The second day of diving brought us close to actually completing the dance with control points and beginning the survey proper.
The group gathered at the pier around 9-ish waiting for the Sound Diver to arrive. We waited a few minutes as the pier was occupied by a local coat for local people - fishermen by the look of it. Despite the brief delay to ropes - off - perhaps 9:30 rather than 9, the first dive team entered the water at a quater to 10 with two fully filled 15l cyllinders and too much ambition. Hence after 30 minutes the 3 remaining control points (2,3,4) were in position and everything seemed ready for measurement.
Despite the time taken by debrief from the group of divers, the turn-over was less than 15 minutes and the second team moved in to inspect the lines of sight. However, on the swim-through it turned out that one of the control points needed re-positioning. Luckily by now the site was full of kit floating around and finding a lift bag and a cyllinder to fill it was not a problem - especially as the visibility was improving during the day. Third team to go in prior lunch was effectively the site directors inspection, which lead to the morning's first team correcting the position of CP 1 after lunch. This was followed by checking the lines of sight and by the end of the day the bits and pieces of information coming together seem to suggest that all the controls are in place and to not require further moves. This in turn means that tomorrow, ie. Tuesday the 21st we have a fair chance of starting on data collection.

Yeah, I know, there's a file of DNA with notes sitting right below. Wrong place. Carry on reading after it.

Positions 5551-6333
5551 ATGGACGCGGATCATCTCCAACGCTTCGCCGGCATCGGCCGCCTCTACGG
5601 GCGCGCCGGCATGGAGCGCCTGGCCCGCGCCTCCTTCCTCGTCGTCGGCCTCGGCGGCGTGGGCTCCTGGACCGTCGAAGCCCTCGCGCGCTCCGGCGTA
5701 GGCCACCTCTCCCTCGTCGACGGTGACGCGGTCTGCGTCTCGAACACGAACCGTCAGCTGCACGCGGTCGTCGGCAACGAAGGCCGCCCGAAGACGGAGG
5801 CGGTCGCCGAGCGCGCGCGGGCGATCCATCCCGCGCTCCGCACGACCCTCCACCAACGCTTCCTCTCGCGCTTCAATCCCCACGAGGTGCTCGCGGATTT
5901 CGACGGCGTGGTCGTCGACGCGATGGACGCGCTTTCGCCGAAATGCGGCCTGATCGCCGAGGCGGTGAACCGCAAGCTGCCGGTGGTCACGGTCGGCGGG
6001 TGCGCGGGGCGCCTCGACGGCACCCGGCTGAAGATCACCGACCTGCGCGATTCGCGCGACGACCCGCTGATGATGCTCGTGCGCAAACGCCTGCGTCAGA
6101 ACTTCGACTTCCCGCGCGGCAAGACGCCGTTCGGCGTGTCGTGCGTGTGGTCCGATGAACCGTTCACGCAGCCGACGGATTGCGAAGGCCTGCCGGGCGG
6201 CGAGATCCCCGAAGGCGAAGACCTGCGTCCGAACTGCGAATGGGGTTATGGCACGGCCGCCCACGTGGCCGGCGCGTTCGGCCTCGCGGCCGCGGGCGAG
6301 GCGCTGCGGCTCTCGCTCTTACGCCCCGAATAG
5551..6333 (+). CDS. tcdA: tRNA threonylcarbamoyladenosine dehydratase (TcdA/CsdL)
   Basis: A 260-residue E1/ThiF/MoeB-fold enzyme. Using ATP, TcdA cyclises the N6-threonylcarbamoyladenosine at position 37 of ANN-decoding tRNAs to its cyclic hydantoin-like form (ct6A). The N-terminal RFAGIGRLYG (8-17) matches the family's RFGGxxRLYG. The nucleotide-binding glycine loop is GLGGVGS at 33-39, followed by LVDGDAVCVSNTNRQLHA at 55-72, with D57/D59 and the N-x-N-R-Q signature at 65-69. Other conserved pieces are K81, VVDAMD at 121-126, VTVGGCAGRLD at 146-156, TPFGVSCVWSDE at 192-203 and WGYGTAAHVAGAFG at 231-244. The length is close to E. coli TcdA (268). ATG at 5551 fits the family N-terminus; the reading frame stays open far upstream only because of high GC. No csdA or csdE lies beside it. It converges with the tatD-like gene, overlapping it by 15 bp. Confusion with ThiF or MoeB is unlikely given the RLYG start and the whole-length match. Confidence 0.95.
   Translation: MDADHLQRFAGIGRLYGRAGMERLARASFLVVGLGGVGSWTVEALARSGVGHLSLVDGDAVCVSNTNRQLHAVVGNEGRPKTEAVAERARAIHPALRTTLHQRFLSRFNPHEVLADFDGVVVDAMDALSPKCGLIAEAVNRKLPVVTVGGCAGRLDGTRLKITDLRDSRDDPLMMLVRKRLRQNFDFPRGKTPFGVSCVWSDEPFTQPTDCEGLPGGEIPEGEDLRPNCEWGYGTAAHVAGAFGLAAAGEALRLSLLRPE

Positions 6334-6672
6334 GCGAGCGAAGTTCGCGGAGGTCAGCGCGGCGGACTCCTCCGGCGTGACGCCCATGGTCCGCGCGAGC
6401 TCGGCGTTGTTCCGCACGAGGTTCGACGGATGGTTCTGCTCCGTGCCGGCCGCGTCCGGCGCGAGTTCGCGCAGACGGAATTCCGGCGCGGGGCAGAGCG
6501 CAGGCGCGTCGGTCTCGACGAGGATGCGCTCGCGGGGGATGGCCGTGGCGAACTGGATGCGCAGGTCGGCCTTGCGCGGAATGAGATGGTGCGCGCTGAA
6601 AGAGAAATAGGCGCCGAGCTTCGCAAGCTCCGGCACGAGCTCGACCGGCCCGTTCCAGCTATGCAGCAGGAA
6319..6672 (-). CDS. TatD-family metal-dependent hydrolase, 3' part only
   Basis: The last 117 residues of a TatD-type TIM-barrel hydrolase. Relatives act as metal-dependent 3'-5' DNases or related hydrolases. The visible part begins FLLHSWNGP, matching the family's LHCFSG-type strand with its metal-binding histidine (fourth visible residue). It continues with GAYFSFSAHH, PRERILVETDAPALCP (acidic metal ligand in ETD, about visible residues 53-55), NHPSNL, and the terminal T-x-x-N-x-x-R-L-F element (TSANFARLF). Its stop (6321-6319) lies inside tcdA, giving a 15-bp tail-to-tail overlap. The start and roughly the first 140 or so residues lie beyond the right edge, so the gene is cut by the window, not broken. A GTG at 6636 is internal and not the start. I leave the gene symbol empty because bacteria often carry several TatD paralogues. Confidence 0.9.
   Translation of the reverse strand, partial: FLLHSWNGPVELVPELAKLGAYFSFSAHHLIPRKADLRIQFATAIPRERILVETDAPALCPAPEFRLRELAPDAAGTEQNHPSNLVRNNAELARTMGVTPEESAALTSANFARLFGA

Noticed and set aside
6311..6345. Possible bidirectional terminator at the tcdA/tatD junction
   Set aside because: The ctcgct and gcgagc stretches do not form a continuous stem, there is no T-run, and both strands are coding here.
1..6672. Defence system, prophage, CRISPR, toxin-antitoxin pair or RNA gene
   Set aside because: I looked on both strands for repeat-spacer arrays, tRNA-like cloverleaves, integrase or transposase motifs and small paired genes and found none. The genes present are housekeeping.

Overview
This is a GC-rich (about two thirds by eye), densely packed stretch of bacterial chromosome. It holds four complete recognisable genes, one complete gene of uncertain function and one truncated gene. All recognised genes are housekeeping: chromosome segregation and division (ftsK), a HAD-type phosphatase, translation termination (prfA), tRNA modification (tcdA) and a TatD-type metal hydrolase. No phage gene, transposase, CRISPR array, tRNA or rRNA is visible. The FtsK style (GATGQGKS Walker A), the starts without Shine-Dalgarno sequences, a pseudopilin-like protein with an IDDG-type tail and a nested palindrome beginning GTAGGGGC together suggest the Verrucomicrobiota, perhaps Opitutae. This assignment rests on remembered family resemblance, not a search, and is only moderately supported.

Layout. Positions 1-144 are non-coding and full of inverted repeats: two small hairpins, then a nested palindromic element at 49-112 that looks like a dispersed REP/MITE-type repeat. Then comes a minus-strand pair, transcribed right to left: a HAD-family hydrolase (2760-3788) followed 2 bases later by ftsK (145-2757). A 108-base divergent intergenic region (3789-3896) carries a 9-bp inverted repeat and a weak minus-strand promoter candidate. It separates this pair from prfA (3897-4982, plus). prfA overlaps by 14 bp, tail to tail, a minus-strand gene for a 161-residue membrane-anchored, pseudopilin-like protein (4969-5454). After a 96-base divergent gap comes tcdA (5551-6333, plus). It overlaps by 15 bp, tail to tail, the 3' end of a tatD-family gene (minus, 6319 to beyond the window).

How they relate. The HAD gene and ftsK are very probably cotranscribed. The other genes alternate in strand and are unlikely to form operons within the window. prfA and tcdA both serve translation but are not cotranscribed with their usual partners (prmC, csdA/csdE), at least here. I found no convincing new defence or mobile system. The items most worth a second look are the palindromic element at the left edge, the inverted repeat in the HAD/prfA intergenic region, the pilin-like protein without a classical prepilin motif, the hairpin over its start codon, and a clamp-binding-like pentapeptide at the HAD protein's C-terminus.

Due to low tide by the time the day finished around 4-ish, the Sound Diver had to drop us off by the pier of a sand mine. The structure is a must see for anyone interested in Scotland's industrial heritage, as well as for those of us who suffer from an excess of post-apocalyptic fiction in their lives. Whichever angle is taken, one remains sure - little islands of rusted steel enveloped between the salt water and the green, sometimes forested, slopes, give a very special flavour to wandering down the west coast of Scotland.
The second day left the everyone red-faced - the sun is much more common on the West Coast than one would expect. If this weather continues Mediterranean sun-tan is guaranteed. Although only on the faces, as the wind on the water makes sure everyone is well protected from the adverse effects of exposure to UV rays.